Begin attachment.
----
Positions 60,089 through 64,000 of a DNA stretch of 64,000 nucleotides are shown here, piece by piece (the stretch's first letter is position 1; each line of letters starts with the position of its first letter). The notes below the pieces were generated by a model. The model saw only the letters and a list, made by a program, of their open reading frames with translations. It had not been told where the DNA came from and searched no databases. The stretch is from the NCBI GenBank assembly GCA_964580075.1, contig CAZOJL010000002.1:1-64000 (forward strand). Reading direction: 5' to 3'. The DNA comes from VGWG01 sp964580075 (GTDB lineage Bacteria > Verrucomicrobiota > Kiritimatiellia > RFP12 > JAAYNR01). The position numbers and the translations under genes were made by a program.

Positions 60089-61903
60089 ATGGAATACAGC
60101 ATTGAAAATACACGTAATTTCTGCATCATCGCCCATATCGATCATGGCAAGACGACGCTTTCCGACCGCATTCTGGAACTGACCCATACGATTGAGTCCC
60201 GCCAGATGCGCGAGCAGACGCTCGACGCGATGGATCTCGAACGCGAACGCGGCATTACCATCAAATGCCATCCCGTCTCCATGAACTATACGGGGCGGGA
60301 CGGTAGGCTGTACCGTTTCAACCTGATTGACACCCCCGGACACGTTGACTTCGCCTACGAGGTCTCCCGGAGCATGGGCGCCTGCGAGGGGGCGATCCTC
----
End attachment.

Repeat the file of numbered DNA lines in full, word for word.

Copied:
Positions 60,089 through 64,000 of a DNA stretch of 64,000 nucleotides are shown here, piece by piece (the stretch's first letter is position 1; each line of letters starts with the position of its first letter). The notes below the pieces were generated by a model. The model saw only the letters and a list, made by a program, of their open reading frames with translations. It had not been told where the DNA came from and searched no databases. The stretch is from the NCBI GenBank assembly GCA_964580075.1, contig CAZOJL010000002.1:1-64000 (forward strand). Reading direction: 5' to 3'. The DNA comes from VGWG01 sp964580075 (GTDB lineage Bacteria > Verrucomicrobiota > Kiritimatiellia > RFP12 > JAAYNR01). The position numbers and the translations under genes were made by a program.

Positions 60089-61903
60089 ATGGAATACAGC
60101 ATTGAAAATACACGTAATTTCTGCATCATCGCCCATATCGATCATGGCAAGACGACGCTTTCCGACCGCATTCTGGAACTGACCCATACGATTGAGTCCC
60201 GCCAGATGCGCGAGCAGACGCTCGACGCGATGGATCTCGAACGCGAACGCGGCATTACCATCAAATGCCATCCCGTCTCCATGAACTATACGGGGCGGGA
60301 CGGTAGGCTGTACCGTTTCAACCTGATTGACACCCCCGGACACGTTGACTTCGCCTACGAGGTCTCCCGGAGCATGGGCGCCTGCGAGGGGGCGATCCTC